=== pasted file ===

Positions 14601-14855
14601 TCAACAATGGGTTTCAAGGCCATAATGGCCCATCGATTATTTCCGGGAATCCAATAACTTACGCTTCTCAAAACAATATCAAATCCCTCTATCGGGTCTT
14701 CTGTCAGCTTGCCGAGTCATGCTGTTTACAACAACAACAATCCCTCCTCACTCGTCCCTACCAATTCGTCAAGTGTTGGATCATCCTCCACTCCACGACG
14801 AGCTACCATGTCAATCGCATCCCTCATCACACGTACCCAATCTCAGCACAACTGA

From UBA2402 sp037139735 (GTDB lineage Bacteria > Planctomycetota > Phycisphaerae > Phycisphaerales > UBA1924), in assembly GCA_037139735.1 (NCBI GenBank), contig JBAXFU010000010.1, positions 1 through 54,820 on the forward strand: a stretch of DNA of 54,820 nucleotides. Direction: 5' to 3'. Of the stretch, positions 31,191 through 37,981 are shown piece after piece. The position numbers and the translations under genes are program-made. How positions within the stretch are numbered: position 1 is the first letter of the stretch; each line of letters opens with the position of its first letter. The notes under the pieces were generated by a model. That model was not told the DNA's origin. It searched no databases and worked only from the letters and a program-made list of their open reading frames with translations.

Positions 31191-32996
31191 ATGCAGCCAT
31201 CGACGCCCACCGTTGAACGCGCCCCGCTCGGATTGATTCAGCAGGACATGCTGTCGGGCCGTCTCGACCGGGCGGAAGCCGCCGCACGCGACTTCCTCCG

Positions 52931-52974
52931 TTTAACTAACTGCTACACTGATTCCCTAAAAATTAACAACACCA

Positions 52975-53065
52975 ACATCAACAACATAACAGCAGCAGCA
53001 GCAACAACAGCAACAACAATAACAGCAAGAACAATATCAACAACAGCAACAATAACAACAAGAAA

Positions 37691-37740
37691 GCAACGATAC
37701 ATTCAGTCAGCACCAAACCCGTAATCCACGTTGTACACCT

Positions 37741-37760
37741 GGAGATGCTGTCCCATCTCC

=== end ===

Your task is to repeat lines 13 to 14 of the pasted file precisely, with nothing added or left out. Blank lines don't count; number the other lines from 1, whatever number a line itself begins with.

53001 GCAACAACAGCAACAACAATAACAGCAAGAACAATATCAACAACAGCAACAATAACAACAAGAAA

Positions 37691-37740